Department for Innovation, Universities and Skills
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Expanding Apprenticeships, developing World-Class skills
An ambitious plan to expand and strengthen apprenticeships was published by the Government today. The Apprenticeships Review outlines the measures Government will take to ensure apprenticeships become a mainstream option for young people, as well as plans to boost apprenticeships for older learners. Last November the Government announced substantial increases in funding to expand the Apprenticeship programme over the next three years for both young people and adults. Today's review sets out how that expansion will be delivered, how the quality of apprenticeships will be improved, and how better support will be offered to employers providing high-quality apprenticeship places.
Building on the major improvements in quality and participation achieved in recent years, the review will establish apprenticeships as a key route to building the national skills base, working with employers to help young people and adults get the skills and qualifications that employers value.
The plan sets out objectives to make apprenticeships a mainstream
option for 16-18 year olds, alongside other education and training
routes, and to ensure that an apprenticeship place is available
for all qualified young people by 2013, with significant growth in
apprenticeships for older learners as well. As we grow a
high-quality programme on this scale, taking up an apprenticeship
may become attractive to even more young people. We will maintain
our commitment to meeting the demand from suitably qualified young
people, so that if more come forward we will work with employers
to expand the programme further. On this basis, we anticipate that
one in five of all young people will be undertaking an
apprenticeship within the next decade. Further measures include:
- A new National Apprenticeship Service to lead the expansion and improvement of the apprenticeship programme; - Action to make it easier for employers to improve the range of apprenticeships by, for example, enabling them to include their own accredited qualifications; - A pilot wage subsidy programme for small businesses, to make it more attractive for them to offer high quality apprenticeship places; - A new drive to increase apprenticeships in the public sector, setting targets in key areas; - A task force to improve the take up of apprenticeships in London, where there is a current shortfall; and - Examining how to use the public procurement process to encourage companies that benefit from significant Government-funded contracts to offer apprenticeships as a good way of meeting their responsibility to train and develop their staff.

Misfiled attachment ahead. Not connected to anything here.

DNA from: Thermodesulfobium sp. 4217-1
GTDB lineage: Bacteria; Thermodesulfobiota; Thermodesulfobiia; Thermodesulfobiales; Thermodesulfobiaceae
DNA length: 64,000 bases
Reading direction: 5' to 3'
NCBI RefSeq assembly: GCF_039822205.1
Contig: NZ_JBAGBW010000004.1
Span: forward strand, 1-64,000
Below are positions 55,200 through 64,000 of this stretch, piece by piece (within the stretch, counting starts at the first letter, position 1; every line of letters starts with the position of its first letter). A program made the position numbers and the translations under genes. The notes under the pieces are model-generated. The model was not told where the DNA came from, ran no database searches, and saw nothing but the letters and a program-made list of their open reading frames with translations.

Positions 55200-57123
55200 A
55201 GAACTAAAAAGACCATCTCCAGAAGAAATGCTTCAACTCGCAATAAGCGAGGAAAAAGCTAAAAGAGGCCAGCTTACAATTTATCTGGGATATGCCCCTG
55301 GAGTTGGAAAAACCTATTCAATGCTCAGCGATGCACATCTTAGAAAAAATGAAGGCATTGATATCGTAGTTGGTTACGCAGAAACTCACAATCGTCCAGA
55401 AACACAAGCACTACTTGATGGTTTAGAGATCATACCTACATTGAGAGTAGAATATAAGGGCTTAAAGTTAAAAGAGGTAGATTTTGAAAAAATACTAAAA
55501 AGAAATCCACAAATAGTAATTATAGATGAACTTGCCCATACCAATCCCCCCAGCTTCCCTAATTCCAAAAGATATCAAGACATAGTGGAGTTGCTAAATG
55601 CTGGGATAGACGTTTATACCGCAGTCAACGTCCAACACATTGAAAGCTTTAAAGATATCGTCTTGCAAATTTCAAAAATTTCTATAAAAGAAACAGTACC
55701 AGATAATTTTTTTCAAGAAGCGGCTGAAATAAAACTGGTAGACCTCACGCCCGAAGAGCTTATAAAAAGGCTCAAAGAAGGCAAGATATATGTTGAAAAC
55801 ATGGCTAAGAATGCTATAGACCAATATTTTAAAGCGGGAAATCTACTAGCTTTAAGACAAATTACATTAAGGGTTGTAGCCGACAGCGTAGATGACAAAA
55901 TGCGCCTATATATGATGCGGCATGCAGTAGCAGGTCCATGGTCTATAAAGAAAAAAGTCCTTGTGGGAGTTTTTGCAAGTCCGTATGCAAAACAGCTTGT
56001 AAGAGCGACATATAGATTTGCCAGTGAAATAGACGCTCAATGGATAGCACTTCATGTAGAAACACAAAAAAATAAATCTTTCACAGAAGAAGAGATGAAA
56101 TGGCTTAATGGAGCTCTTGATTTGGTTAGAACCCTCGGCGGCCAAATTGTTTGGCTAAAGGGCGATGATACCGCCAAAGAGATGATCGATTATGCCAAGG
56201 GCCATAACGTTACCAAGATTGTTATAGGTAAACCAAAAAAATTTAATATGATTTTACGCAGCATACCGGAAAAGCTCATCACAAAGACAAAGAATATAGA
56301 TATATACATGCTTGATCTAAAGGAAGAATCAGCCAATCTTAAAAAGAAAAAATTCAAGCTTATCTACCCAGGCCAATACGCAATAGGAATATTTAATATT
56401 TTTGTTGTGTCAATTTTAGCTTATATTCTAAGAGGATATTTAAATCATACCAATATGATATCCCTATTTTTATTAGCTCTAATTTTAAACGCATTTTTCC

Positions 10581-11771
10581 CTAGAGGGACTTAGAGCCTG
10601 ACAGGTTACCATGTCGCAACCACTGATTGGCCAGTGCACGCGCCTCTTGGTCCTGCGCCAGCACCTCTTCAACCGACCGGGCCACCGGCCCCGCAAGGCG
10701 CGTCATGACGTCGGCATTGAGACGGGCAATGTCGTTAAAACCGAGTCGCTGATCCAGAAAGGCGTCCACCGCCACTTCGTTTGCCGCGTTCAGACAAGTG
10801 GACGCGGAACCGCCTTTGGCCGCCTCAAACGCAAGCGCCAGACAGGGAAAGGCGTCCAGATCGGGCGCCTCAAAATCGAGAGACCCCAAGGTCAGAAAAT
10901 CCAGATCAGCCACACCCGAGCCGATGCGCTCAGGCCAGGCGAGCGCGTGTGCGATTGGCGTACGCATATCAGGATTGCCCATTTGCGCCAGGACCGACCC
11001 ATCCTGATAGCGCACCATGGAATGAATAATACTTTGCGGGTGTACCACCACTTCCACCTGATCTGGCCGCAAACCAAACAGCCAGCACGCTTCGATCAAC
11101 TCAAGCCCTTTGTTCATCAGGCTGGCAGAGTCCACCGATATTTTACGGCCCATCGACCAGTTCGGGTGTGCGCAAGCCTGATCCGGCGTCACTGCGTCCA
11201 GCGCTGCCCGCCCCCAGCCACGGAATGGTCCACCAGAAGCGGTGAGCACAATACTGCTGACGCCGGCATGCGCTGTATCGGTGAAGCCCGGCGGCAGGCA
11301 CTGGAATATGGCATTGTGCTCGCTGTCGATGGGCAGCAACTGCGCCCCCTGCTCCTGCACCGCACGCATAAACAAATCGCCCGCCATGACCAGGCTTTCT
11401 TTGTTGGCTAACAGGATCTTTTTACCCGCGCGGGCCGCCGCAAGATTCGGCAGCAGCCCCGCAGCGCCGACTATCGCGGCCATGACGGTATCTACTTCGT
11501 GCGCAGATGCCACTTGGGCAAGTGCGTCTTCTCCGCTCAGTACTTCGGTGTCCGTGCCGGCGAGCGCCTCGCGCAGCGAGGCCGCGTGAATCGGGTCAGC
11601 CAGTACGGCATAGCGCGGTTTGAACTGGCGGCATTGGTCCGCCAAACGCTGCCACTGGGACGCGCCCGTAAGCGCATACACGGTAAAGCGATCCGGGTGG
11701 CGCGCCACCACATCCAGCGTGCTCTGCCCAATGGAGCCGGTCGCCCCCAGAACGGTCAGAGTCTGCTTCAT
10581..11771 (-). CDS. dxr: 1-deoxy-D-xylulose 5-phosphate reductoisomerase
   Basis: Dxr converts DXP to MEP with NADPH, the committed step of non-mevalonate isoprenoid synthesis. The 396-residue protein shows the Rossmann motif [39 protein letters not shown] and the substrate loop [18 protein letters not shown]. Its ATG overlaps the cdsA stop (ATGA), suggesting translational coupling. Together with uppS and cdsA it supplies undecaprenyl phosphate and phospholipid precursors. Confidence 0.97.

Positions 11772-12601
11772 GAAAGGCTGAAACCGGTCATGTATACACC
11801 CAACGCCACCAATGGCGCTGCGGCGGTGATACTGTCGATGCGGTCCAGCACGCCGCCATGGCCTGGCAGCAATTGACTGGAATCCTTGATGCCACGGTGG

John Denham, Secretary of State for Innovation, Universities and Skills, said: "In this rapidly changing world, Britain will only succeed if we develop the skills of our people to the fullest possible extent. Apprenticeships have a key role to play. "This plan details not only how the expansion in numbers will be delivered but also how the quality can be improved to ensure apprenticeships can be a mainstream option for more of our workforce and help secure a prosperous future for the whole country. "Over the past decade we have more than doubled the number of young people and adults starting apprenticeships. Building on that, over the period to 2020, we project that apprenticeship starts will increase to at least 250,000 per year. "The number of young people and adults successfully completing apprenticeships has risen from around 40,000 in 2001/02 to over 100,000 per year now. We project that the number successfully completing will rise further to around 190,000 per year in 2020.
"This means that over the 10-year period from 2001/02 to the end of the Comprehensive Spending Review period in 2010/11, we project that more than 900,000 young people and adults will have successfully completed an apprenticeship. We project that by 2020 this figure will be over two million.
"This represents a major boost to our national skills base, to our ability to compete internationally, and to the prospects of those young people and adults to sustain rewarding and productive employment." Ed Balls, Secretary of State for the Department for Children, Schools and Families, said: "We can and will have a much expanded Apprenticeship programme - the demand is there, and it's growing.